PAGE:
The danger of biodegradability claim confusion (and how to work with your suppliers to solve it)

16 Mar 2022
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Lucy Moore
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The words ‘biodegradable’ and ‘compostable’ are often used interchangeably when it comes to describing products as environmentally friendly or ‘green’, particularly packaging. Understanding the nuances between these definitions has the potential to make or break a brand’s reputation in an increasingly demanding market.

Biodegradable vs compostable


“able to decay naturally and in a way that is not harmful”


“able to be made into compost”

What is the difference?

Technically, everything is degradable – it can be broken down biologically or chemically. Many products can also be labelled as biodegradable, as they will eventually break down into smaller and smaller pieces by natural processes, even fossil-fuel derived materials such as plastic. Though depending on the product, this could take anywhere between a few months to a few centuries.
This is where the ambiguity which surrounds the term ‘biodegradable’ becomes problematic and opens doors to greenwash (whether intentional or not).

One of the main differences between a biodegradable product and a compostable product is in the time taken to biodegrade.

Where compostable products and waste differ is in the speed taken to break down, with the process taking approximately 90 days. Compostable products are also able to completely break down into natural, nutrient-rich matter, not just into smaller pieces.
Anything compostable is also biodegradable, but not everything biodegradable is compostable.

What’s the catch?

Both biodegradable and compostable products are both dependent upon temperature, moisture, and light levels.

Landfill limitations
Take traditional plastic (PET) as an example. PET is made with chemicals that bacteria cannot consume and instead, the process of decomposition is through photodegradation – the sun’s UV radiation breaks down the plastic into smaller pieces over many years which are then ingested by organisms in the form of microplastics. However, a lot of our plastic is buried in landfill and without access to sunlight, this process becomes impossible, and we are still presented with the problem of toxic residue being assimilated into the natural environment.

The ’commercially compostable’ coffee cup conviction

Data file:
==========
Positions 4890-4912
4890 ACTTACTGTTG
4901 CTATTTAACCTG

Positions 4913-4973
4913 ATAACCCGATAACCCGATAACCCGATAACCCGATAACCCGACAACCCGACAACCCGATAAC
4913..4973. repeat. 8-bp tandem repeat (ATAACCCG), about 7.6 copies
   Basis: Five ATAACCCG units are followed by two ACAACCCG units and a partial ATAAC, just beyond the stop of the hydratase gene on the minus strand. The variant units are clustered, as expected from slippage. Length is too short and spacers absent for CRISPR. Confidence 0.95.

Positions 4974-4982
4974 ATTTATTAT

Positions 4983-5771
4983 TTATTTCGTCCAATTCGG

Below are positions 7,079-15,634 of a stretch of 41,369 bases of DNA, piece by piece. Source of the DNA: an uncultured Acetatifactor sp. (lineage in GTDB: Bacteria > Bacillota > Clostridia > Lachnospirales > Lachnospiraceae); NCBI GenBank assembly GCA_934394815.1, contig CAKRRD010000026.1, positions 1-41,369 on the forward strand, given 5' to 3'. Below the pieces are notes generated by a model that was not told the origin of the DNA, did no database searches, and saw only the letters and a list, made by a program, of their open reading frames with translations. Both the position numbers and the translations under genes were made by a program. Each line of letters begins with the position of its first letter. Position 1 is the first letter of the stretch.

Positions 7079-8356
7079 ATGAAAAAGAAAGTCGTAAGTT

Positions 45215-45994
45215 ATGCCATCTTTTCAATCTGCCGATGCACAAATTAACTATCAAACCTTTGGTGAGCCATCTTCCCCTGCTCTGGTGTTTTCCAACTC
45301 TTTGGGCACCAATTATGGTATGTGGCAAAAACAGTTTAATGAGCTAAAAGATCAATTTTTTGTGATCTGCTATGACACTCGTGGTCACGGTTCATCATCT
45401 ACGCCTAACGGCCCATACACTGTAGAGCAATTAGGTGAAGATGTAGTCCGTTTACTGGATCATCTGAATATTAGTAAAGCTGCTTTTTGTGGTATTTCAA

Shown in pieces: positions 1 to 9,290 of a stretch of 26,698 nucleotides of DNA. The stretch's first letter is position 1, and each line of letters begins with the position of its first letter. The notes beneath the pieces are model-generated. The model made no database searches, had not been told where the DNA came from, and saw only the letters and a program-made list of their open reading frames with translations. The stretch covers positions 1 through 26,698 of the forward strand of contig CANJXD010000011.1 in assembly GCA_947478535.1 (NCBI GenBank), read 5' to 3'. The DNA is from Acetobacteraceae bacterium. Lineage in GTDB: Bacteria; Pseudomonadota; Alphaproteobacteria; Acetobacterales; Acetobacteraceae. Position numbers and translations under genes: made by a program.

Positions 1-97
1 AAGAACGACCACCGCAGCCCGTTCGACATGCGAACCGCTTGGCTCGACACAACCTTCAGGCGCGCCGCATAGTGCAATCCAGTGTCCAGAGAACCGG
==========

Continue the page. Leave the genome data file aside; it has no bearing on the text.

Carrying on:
Not all compostable items are suitable for composting at home. You may have noticed many coffeehouses now serve your coffee-to-go orders in what are marketed as ‘commercially compostable’ cups. These products require specific conditions such as anaerobic digestion to fully decompose - your home compost bin will not suffice – and require processing in an industrial facility. Due to a common misinterpretation by consumers (and coffeehouse staff) and limited infrastructure for compostable products, these commercially compostable products often hold the same fate as their non-biodegradable counterparts – landfill.

Look out for the “industrially/commercially compostable” logo and its far less common sibling, “OK Compost home” certifications.

Getting compostable packaging right

I recently received an order in the post from a new plant-based food company I was testing out. As well as being excited about the contents of my order, I was also pleased to see that the company had made considerable effort to making their packaging more sustainable using compostable foam to protect their goods – a type of plant-derived foam which was suitable for home composting as well as being fully dissolvable in water.

Intrigued, I researched the packaging supplier online and admired how easily accessible their chemical lab analysis and toxicity reports were on their website. Whilst it stated that the product would “effectively biodegrade in the environment” and be “readily assimilated by soil microorganisms”, I was still shocked to discover the presence of heavy metals, namely arsenic – the accumulation of which can be toxic to both humans and wildlife. Although it was only a small amount, it soon becomes problematic if everyone starts washing arsenic down their drains or mixing it into their garden compost. Bizarrely, the packaging company also encouraged consumers to burn the foam – not really the most environmentally-friendly means of disposal.

This reiterates the need for brands to take responsibility for the entire lifecycle and potential environmental impact of their products and packaging.

Making this sustainability initiative more achievable

A more comprehensive understanding of a product’s degradation potential running through a brand’s entire value chain (and marketing departments) is essential to demonstrating responsibility and accountability and eliminating greenwash.

With ever-increasing pressure and demands for transparency, effective supplier collaboration plays an integral role in every brand’s journey towards gaining insight into the lifecycle of their products. For brands to be able to convey accurate information about a product’s degradability, they first need to understand how ready and capable their suppliers are to be able to provide this information. Some suppliers might already offer more sustainable packaging solutions and have made commitments to their other customers, which brands could leverage. Others may not even a packaging technologist on their staff.

Segmenting your supply base by maturity will enable you to start making realistic targets and hold suppliers accountable. Tailor your communications to each segment and promote only the most relevant webinars and educational content based on supplier readiness and capability.

Get ­your suppliers involved - maybe start by sharing this blog.

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